The state senate gave final legislative passage to a bill sponsored by Senator James L. Seward (R-C-I/Oneonta) that would provide relief to farmers from the potential high costs and red tape imposed by a new state regulation.
Senate bill 3022 would exempt permanent farm buildings on working farms from the state's property maintenance code, which would subject barns and other farm structures to various new and unprecedented inspections. Seward noted that agricultural buildings are already exempt from the state's building code, and that the bill simply extends that existing exemption to other agriculture-related buildings.
"The bill is a common sense effort to recognize that the property maintenance code was intended to address 'upkeep' of buildings like commercial offices and residential dwellings, not barns, silos and chicken coops," Seward said. "Farm buildings are unique and should be exempted from complying with regulations that make no sense when applied to agriculture. For instance, if the property maintenance code were applied to barns they couldn't store hay because it is a flammable substance. No farmer could afford to stay in business, given all of the other pressures on farming today, if he has to install sprinklers and perform the kinds of upgrades that the property maintenance code would require."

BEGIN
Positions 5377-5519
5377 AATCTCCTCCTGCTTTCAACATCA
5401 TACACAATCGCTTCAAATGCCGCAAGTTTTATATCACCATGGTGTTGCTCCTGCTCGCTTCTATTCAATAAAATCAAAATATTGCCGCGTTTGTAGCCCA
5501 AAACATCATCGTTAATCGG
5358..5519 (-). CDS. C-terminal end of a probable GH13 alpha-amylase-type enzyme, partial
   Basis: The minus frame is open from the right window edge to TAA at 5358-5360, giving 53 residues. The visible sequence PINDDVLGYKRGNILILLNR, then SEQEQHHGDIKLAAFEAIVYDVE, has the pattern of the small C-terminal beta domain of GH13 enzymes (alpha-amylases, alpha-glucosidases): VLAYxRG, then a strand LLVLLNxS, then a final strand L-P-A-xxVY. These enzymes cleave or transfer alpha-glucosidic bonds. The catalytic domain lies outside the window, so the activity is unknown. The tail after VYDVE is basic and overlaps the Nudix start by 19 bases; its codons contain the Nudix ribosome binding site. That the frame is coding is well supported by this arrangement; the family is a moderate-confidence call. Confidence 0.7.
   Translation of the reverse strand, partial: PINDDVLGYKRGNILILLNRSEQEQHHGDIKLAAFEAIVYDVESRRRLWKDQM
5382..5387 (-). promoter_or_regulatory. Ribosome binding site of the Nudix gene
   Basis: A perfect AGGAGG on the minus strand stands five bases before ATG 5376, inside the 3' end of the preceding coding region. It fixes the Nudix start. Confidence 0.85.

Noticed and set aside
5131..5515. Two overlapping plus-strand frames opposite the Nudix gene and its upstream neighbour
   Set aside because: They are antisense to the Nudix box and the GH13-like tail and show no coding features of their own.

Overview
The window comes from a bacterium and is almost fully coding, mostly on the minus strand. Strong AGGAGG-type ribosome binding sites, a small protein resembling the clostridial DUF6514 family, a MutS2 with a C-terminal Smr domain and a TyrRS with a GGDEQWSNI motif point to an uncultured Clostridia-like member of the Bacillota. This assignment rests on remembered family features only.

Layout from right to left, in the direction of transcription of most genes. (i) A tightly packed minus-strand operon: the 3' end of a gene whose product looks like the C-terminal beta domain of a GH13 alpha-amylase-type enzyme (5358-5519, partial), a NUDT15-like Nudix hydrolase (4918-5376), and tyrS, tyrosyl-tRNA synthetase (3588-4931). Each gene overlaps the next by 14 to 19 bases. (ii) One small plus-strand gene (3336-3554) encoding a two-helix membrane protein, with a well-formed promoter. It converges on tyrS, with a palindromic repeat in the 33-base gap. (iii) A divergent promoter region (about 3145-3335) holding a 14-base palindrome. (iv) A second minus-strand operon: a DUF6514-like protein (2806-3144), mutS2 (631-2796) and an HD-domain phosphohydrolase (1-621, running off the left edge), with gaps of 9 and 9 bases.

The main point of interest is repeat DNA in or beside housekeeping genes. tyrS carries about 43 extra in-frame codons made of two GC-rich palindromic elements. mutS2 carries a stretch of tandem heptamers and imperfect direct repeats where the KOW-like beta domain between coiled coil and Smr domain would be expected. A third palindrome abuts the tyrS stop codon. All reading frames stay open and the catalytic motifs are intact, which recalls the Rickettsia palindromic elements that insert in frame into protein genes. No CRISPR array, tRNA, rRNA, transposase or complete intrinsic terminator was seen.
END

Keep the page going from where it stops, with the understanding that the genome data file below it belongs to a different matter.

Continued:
The bill is supported by the Farm Bureau. It is sponsored in the assembly by Assemblyman William Magee, chairman of the Assembly Agriculture Committee.
"It also provides mandaterelief for counties and towns, which would have to perform the inspections required under the code," Seward said.